Microsoft Dynamics 365 Blog


I recently posted the Microsoft CRM 4.0 Form Reporter in MSDN Code Gallery. Form Reporter is an application that creates a Word 2007 document detailing the configuration of all customizable Microsoft CRM 4.0 forms, including tabs, sections and information about each field. This document can be used for planning form customizations or documenting the current state of form customizations. This solution requires Word 2007 and .NET Framework 3.5.

Microsoft CRM 4.0 Form Reporter uses the exported customizations.xml file. You must have a copy of this file to use the Form Reporter. For best results, the exported file should include all entities because relationships defined between any missing entities will not be included.

Why Form Reporter?

As a member of the team that prepares documentation – we occasionally get requests for a way to generate documentation about a CRM implementation. I know that this can be a big time-saver for implementers who have a deliverable to document their solution or for trainers seeking to provide materials that relate to a specific implementation.

I had noticed that Merijn van Mourik had posted a Microsoft CRM Documentation Generator for CRM 3.0 on CodePlex in January of 2007. That solution uses an add-in for Office Excel 2007 to generate a table. While I have pointed others to that solution for CRM 3.0 – I had never downloaded or installed it myself. Like the Form Reporter – it uses an exported customizations.xml file. But it doesn’t support Microsoft CRM 4.0.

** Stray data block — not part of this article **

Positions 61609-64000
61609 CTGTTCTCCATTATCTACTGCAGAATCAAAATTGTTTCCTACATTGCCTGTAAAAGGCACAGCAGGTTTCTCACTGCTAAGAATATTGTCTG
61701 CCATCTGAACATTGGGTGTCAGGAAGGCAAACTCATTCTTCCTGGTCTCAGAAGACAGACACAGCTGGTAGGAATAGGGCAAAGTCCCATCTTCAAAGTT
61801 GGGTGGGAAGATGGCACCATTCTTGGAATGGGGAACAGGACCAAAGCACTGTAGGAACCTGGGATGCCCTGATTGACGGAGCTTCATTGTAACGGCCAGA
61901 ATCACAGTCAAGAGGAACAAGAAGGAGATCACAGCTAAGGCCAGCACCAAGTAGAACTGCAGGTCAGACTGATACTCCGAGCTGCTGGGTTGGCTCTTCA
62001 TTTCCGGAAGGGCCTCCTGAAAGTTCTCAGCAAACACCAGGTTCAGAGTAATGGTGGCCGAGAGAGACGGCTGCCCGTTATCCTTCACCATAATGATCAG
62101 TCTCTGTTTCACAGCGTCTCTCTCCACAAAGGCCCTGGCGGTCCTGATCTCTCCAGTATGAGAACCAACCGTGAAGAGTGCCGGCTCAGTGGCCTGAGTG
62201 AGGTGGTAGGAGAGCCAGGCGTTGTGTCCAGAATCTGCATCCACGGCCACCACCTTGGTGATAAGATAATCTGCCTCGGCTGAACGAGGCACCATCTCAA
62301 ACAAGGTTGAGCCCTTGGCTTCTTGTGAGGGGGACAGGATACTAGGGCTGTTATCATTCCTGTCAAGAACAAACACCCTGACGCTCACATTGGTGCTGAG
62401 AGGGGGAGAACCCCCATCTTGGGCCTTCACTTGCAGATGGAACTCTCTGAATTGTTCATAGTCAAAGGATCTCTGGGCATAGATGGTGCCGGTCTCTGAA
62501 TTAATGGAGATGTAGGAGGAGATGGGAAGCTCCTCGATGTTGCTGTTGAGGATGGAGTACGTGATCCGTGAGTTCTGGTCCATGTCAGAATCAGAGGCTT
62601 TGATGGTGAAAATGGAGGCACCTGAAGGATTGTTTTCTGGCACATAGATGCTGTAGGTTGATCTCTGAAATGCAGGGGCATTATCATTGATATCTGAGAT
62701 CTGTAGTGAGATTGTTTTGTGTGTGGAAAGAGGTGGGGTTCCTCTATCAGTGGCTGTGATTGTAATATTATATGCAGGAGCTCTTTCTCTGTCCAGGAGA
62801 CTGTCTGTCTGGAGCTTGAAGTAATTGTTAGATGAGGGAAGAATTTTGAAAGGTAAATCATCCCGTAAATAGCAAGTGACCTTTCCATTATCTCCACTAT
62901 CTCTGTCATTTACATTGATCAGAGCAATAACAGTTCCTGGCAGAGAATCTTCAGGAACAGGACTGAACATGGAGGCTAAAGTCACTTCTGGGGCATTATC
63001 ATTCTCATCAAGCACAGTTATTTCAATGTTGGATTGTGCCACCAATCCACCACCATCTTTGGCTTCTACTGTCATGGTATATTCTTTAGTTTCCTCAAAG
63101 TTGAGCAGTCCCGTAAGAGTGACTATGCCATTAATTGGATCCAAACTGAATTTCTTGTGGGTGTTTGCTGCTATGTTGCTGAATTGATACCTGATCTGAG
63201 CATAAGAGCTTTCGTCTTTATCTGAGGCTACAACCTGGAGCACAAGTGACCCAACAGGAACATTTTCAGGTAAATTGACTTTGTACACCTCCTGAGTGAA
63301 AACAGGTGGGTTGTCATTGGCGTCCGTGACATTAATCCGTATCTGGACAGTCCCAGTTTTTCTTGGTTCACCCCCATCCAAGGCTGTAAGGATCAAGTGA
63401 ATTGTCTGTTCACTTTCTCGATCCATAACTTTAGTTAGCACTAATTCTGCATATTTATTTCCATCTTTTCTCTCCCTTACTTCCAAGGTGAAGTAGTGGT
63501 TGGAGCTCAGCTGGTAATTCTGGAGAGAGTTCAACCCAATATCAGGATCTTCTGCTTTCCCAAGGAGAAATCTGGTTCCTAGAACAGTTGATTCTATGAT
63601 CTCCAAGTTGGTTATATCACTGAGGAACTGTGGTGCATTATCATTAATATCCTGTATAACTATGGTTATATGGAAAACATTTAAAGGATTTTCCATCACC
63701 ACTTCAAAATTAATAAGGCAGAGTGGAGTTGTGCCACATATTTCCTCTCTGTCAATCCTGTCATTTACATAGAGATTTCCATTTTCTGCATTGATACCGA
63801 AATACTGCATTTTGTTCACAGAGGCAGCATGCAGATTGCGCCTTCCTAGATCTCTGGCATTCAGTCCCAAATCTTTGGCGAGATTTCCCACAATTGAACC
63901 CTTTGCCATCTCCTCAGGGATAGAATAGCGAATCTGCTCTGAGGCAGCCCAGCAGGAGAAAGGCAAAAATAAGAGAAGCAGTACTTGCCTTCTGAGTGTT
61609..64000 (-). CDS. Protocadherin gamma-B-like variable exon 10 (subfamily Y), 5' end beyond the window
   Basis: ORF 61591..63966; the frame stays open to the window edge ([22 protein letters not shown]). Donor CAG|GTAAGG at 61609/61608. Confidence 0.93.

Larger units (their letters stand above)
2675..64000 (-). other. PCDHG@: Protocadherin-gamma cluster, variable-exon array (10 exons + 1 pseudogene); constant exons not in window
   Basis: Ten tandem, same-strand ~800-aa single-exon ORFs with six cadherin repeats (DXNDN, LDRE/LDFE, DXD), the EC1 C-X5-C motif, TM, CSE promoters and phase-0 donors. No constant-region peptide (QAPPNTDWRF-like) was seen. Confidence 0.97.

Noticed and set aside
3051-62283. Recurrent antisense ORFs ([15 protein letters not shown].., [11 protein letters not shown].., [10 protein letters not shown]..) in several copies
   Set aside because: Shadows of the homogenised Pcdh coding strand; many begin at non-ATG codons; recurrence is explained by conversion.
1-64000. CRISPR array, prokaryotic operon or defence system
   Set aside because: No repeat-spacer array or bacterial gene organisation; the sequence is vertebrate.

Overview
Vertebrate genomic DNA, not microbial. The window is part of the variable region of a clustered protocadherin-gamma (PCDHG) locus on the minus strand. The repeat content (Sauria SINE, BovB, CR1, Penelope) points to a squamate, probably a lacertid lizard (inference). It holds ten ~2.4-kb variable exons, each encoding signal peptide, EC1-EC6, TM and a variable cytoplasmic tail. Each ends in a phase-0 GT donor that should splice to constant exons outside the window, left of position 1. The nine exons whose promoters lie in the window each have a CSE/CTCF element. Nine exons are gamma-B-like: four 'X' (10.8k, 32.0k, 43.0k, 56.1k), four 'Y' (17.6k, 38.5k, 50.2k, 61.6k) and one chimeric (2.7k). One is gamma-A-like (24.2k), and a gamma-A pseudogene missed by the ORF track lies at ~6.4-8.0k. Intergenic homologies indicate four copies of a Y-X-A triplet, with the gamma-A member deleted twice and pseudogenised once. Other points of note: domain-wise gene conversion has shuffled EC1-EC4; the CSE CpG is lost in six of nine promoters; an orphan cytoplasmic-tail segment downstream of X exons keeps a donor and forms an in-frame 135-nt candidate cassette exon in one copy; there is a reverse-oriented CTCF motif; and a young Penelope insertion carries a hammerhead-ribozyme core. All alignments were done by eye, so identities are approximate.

How it was made

I was documenting the Form XML Reference for the SDK and I realized that most of the data needed for documenting forms was in the exported customizations.xml file. Since I do a lot of work with XSL for our content development infrastructure – I started making a transform to present the data in an ASPX page. This was something I worked on during rainy weekends.

But a web page that generates tables with information about forms would not be that useful for most of the types of documentation work implementer and trainers need to do. Probably the most useful output would be Word so that people can easily copy and paste portions that they need. At the same time the Open XML Format SDK 2.0 was released in September. This SDK makes it relatively easy to create Word 2007 documents based on XML data.

Finally I decided to create a simple Windows Forms application that would transform the customizations.xml file into a Word 2007 Document. I posted both an installation MSI and the code so non-programmers can use it right away. The code is pretty basic, but it provides an example of using the Open XML Format SDK to create a Word Document. A developer who knows XSL should be able to modify the ToWordTransform.xsl to get different results based on the data available in the customizations.xml. Developers can also modify the Styles and Theme files to get a different look and feel.

I hope this little application makes some of your documentation tasks easier.

Jim Daly

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